McCain Throws Support Behind Graham-Cassidy Obamacare Repeal Effort

Sen. John McCain, R-Ariz., walks from his Senate office as Congress returns from the August recess to face work on immigration, the debt limit, funding the government, and help for victims of Hurricane Harvey, in Washington, Tuesday, Sept. 5, 2017.  Earlier, McCain declared President Donald Trump’s decision to phase out an Obama administration program that has protected hundreds of thousands of young immigrants “the wrong approach” at a time when Republicans and Democrats need to work together.  (AP Photo/J. Scott Applewhite)
Sen. John McCain, R-Ariz., walks from his Senate office as Congress returns from the August recess to face work on immigration, the debt limit, funding the government, and help for victims of Hurricane Harvey, in Was... Sen. John McCain, R-Ariz., walks from his Senate office as Congress returns from the August recess to face work on immigration, the debt limit, funding the government, and help for victims of Hurricane Harvey, in Washington, Tuesday, Sept. 5, 2017. Earlier, McCain declared President Donald Trump's decision to phase out an Obama administration program that has protected hundreds of thousands of young immigrants "the wrong approach" at a time when Republicans and Democrats need to work together. (AP Photo/J. Scott Applewhite) MORE LESS

Sen. John McCain (R-AZ) said Wednesday that he would support a plan to repeal Obamacare led by Sens. Lindsey Graham (R-SC) and Bill Cassidy (R-LA).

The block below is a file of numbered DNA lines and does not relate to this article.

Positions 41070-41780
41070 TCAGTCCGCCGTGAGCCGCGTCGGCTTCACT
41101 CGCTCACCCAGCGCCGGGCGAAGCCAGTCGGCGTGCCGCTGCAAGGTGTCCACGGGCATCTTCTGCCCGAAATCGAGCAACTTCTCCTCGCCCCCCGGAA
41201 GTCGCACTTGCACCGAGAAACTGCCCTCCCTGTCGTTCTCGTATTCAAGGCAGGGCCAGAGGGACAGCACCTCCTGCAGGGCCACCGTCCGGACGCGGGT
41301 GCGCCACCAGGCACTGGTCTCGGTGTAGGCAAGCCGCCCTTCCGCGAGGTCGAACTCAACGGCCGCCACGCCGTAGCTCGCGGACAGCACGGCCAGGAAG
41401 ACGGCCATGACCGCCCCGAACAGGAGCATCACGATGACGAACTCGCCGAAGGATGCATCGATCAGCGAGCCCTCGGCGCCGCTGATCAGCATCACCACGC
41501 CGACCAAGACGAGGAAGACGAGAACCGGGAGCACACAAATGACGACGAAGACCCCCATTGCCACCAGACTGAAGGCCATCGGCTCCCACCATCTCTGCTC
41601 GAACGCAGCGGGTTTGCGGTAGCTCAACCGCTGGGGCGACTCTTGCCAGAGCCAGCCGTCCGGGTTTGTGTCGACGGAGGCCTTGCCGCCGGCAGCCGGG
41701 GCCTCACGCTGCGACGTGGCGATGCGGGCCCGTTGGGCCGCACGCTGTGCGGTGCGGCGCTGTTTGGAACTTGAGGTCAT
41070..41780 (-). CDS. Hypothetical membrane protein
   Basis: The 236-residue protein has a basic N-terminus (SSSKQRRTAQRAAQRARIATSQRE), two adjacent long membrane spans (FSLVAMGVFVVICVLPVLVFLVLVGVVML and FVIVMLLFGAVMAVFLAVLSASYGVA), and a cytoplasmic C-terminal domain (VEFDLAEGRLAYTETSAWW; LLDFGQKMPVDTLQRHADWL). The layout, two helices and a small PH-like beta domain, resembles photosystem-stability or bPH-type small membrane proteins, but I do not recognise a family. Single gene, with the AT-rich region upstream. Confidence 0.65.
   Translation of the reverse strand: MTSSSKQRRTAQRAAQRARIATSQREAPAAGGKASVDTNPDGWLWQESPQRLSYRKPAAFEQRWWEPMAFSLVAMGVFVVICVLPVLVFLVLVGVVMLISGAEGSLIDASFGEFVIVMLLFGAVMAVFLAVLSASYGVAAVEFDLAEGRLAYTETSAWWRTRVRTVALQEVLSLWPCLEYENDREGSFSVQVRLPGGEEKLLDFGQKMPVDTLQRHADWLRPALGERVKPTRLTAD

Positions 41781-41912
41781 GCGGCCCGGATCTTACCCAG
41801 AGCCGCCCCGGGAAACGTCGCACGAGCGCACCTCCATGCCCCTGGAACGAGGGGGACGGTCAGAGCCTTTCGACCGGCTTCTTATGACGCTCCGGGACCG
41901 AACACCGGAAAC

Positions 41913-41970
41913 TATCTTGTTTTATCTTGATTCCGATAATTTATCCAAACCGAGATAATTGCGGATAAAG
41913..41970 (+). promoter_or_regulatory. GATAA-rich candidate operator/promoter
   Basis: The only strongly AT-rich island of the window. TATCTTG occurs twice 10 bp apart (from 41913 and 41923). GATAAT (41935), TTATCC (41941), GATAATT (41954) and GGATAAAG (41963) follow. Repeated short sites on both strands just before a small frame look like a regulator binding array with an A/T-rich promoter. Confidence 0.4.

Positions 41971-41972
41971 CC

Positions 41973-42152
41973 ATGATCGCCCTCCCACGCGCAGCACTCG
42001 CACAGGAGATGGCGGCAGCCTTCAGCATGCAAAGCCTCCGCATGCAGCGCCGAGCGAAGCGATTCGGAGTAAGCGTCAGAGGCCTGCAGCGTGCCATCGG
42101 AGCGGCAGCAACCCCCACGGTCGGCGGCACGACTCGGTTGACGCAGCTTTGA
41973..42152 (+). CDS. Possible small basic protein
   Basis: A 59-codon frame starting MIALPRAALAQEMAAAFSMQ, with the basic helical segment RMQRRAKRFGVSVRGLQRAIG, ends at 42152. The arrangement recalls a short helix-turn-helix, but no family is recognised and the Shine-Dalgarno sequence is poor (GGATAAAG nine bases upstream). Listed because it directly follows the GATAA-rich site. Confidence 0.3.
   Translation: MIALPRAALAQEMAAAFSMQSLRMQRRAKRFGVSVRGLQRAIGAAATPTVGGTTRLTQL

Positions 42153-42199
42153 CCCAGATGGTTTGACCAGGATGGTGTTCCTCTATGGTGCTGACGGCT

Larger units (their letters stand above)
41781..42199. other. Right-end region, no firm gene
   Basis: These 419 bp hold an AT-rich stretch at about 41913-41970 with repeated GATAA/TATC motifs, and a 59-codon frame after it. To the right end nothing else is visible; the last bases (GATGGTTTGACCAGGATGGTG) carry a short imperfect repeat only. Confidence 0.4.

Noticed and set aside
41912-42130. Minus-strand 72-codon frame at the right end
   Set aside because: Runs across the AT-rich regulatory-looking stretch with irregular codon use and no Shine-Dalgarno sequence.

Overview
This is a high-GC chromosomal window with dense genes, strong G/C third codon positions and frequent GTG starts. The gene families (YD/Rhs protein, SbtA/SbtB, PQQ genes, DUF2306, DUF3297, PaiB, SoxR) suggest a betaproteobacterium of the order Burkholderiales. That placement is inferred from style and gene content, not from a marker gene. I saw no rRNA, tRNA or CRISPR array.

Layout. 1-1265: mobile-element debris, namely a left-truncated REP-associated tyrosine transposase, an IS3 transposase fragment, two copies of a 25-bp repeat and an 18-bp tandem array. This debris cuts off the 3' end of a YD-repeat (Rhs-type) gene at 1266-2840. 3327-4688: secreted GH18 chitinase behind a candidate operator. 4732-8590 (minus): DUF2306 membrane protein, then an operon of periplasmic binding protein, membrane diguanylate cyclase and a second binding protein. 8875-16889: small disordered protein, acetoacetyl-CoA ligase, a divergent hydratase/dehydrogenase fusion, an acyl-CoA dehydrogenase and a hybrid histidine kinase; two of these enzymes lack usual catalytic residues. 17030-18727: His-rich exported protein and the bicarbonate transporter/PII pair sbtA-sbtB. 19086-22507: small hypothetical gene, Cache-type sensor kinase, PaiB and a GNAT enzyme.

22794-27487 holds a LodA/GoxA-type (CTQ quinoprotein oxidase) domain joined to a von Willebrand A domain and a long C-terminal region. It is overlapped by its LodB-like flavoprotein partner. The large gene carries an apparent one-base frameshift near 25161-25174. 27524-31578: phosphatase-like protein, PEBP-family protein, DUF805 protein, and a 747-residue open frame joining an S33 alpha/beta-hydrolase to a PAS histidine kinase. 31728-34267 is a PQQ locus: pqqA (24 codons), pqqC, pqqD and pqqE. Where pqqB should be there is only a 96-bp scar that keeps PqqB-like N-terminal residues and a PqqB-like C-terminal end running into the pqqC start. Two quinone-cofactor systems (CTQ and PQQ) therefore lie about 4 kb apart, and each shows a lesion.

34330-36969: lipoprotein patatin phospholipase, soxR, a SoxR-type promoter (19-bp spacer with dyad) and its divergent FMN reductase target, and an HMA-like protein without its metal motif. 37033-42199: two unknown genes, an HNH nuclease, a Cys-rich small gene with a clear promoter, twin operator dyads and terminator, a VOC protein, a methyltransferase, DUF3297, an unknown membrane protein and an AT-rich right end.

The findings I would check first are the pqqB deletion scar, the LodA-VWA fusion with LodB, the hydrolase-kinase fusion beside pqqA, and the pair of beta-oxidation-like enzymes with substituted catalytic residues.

”Yes. You think I wouldn’t be?” McCain told reporters Wednesday, asked if he would support the legislation, the Hill reported.

Arizona’s senior senator, whose close friendship with Graham is well known, affirmed that he thought the bill, in The Hill’s words, “has legs before Sept. 30.”

The Graham-Cassidy legislation would essentially dismantle much of Obamacare’s federal infrastructure, turning over federal dollars to the states to do with what they wish, though that flexibility at the state level would come at a sharp cost. Judith Solomon, vice president for health policy at the Center on Budget and Policy Priorities, told Politico on August 1 that she estimated it would result in 16 percent less federal spending in 2020 versus the Obamacare status quo’s spending on Medicaid expansion and market subsidies.

McCain was one of three Republican votes against Senate Republicans’ Obamacare repeal effort in late July. Notably, he objected as much to the process by which the legislation had arrived in the Senate for a vote as to the content of the effort itself. McCain is a sometimes loud proponent of so-called “regular order.”

We must now return to the correct way of legislating,” he said after voting the effort down, “and send the bill back to committee, hold hearings, receive input from both sides of aisle, heed the recommendations of nation’s governors, and produce a bill that finally delivers affordable health care for the American people.”

On Wednesday, McCain said it would be a “mistake” if the Graham-Cassidy legislation didn’t follow regular order, but that “it doesn’t mean I wouldn’t vote for it.”

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